ViviTouch haptic technology hands-on: electroactive polymer giving a 'high definition feel'

Haptic feedback isn't exactly something that'd blow people's mind these days, with most mobile devices and gaming controllers already packing a little vibrator to spice up one's gaming experience. While these motors do the job just fine for delivering the sensation of large engines and explosions, their monotonic performance and relatively high minimum output threshold means they can't reproduce finer vibration. For instance, you wouldn't be able to feel a guitar string fade away after a strum, nor would you feel the finer end of a spring recoil. This is where Bayer MaterialScience's ViviTouch -- previously dubbed Reflex -- tries to fill the void.

For those who aren't familiar, the magic behind ViviTouch is its electroactive polymer (or EAP in short) -- imagine a thin sheet that consists of two electrode layers sandwiching a dielectric elastomer film, and when a voltage is applied, the two attracting electrodes compress the entire sheet. This slim, low-powered ViviTouch actuator module can be placed underneath an inertial mass (usually a battery) on a tray, thus amplifying the haptic feedback produced by the host device's audio signal between 50Hz and 300Hz (with a 5ms response time).

Our first encounter with this haptic technology goes as far back as CES at the beginning of this year, where Mophie let us handle a prototype of its Pulse haptic game grip for the fourth-gen iPod touch. Our very own Myriam was impressed by this $100 peripheral (which is now available on Amazon), and so were some of us here at TGS on certain applications. We were most impressed by the pinball game demonstration using the Pulse, and even more so with a similar demo on a modified first-gen iPad that house two ViviTouch actuators -- there was certainly a more natural feel to the game, especially when the pinball hit the bumpers.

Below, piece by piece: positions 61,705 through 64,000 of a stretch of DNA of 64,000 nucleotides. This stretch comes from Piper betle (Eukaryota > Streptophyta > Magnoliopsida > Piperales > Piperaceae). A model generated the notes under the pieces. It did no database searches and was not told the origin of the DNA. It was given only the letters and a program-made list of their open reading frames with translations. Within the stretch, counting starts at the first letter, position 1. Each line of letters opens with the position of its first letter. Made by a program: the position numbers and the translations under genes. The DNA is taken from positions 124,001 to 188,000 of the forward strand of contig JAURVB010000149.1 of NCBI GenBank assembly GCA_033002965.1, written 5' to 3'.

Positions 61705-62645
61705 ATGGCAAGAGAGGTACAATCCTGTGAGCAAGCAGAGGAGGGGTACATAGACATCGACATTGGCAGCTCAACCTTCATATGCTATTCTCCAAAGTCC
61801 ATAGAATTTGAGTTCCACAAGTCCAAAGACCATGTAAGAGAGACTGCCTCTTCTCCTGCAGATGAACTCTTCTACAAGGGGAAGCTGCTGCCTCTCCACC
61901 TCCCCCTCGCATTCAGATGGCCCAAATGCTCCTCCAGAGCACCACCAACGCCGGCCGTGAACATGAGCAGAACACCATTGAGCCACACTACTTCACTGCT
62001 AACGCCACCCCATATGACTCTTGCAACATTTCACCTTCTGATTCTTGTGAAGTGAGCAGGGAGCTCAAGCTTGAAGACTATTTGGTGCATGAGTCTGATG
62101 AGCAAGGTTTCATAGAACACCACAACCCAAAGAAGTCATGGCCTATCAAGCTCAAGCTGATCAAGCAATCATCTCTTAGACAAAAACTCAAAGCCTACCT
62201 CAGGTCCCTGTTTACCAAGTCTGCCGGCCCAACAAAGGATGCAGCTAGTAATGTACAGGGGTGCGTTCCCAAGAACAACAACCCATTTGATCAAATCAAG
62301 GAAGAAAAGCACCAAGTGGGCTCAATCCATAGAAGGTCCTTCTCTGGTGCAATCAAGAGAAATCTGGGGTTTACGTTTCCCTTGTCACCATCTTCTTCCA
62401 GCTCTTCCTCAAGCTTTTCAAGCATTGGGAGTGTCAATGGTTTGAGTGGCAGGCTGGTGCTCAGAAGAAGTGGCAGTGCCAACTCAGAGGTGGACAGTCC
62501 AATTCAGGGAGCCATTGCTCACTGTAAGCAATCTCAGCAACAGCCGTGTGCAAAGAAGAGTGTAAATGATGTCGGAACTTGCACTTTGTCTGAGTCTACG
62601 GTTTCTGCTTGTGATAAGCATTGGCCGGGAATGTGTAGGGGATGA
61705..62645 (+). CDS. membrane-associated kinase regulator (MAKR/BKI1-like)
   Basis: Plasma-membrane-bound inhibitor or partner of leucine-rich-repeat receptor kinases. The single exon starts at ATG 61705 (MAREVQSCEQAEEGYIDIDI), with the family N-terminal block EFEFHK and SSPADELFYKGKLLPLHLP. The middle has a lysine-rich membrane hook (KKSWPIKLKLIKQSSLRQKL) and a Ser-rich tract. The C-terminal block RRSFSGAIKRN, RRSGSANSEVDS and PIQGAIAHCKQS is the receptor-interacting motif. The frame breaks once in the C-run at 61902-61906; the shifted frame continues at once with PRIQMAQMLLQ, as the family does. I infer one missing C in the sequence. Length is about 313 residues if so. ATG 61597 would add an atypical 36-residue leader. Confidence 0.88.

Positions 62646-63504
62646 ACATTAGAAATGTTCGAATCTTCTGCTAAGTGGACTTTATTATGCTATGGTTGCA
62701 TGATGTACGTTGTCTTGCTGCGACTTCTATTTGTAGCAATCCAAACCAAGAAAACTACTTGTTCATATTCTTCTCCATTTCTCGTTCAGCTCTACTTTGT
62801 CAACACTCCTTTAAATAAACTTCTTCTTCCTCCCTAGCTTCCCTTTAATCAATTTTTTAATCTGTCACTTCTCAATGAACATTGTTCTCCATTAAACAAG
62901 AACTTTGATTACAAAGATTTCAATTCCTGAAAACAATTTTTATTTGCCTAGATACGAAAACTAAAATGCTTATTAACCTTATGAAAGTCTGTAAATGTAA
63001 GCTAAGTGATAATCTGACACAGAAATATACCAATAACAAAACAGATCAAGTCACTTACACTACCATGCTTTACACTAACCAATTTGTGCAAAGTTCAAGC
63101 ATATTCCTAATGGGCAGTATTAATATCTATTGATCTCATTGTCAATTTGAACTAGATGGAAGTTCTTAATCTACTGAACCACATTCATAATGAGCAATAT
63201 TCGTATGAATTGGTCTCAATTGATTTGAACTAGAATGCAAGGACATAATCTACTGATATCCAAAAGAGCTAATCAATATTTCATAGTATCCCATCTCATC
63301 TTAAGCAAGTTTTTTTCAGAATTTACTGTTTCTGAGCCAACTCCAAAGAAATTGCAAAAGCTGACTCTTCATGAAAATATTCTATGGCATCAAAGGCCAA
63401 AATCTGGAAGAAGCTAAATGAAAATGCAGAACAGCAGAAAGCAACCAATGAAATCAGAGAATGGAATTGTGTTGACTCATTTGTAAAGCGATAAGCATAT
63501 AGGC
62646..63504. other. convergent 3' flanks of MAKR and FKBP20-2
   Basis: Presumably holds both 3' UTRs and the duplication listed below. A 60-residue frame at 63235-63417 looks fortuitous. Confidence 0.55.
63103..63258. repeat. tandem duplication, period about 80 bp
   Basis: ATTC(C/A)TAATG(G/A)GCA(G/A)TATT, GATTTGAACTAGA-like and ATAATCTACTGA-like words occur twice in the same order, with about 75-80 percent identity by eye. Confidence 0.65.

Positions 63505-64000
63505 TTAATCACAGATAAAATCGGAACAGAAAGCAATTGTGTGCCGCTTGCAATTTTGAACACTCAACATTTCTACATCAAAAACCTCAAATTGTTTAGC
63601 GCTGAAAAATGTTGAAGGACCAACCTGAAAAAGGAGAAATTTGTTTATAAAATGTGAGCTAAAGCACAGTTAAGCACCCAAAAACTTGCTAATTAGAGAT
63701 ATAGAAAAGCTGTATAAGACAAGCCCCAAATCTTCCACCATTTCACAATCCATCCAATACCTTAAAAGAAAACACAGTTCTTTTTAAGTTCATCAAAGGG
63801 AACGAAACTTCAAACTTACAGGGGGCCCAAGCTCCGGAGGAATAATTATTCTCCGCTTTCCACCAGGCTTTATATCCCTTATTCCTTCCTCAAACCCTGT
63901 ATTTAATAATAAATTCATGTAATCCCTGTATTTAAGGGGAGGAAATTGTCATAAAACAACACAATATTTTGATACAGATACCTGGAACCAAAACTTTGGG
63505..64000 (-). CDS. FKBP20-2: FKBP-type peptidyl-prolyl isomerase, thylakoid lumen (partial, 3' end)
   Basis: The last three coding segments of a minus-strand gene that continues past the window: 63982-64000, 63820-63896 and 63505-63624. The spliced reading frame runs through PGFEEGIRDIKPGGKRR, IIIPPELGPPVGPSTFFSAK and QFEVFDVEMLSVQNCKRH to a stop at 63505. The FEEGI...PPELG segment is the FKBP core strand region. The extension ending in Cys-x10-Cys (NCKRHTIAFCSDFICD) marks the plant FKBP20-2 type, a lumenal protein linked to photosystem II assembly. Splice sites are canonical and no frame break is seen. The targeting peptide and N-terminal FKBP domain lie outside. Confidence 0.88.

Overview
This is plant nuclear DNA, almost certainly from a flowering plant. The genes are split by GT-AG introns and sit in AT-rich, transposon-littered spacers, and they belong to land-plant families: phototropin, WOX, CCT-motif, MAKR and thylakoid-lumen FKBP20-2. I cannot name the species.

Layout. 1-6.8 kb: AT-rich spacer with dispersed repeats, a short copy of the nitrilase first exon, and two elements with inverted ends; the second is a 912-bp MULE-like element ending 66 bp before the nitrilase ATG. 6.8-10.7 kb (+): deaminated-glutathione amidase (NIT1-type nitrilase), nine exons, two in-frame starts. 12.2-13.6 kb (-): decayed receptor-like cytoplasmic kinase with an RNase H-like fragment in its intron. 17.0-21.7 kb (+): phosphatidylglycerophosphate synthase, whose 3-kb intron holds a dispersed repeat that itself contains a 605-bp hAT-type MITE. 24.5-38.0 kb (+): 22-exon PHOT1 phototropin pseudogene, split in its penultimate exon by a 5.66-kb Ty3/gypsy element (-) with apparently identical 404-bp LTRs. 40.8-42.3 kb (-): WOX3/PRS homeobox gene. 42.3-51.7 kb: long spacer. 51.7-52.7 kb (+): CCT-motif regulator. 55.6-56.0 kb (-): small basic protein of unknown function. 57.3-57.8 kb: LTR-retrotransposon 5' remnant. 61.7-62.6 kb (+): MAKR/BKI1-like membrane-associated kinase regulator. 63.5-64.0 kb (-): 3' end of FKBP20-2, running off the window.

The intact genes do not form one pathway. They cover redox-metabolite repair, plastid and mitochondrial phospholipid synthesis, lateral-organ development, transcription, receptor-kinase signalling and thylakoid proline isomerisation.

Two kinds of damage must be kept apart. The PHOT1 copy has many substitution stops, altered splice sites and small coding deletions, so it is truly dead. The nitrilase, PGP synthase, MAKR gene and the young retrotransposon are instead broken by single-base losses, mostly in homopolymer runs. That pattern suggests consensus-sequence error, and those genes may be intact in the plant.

However, we had mixed feelings with the modified Xbox controller and Logitech G35 headphones. For the former, we're more used to strong rumbling produced by the built-in motor, but we can certainly see potential for games that feature more delicate actions with, say, musical instruments and elastic elements (think Angry Birds and World of Goo). Better yet, a combination of both ViviTouch and the usual vibration motor should fix each other's problem, but we'd imagine the ViviTouch module needs to be large enough in order to avoid being drowned out by its companion.

As for the headphones, we enjoyed the extra oomph provided by ViviTouch, but perhaps having the actuators right in the cushioned cups isn't the most effective way of providing haptic feedback, plus our ears were starting to feel itchy from the vibration. It'd be interesting to see if things improve by somehow placing the modules on the top of our heads or even on our neck -- get to it, engineers!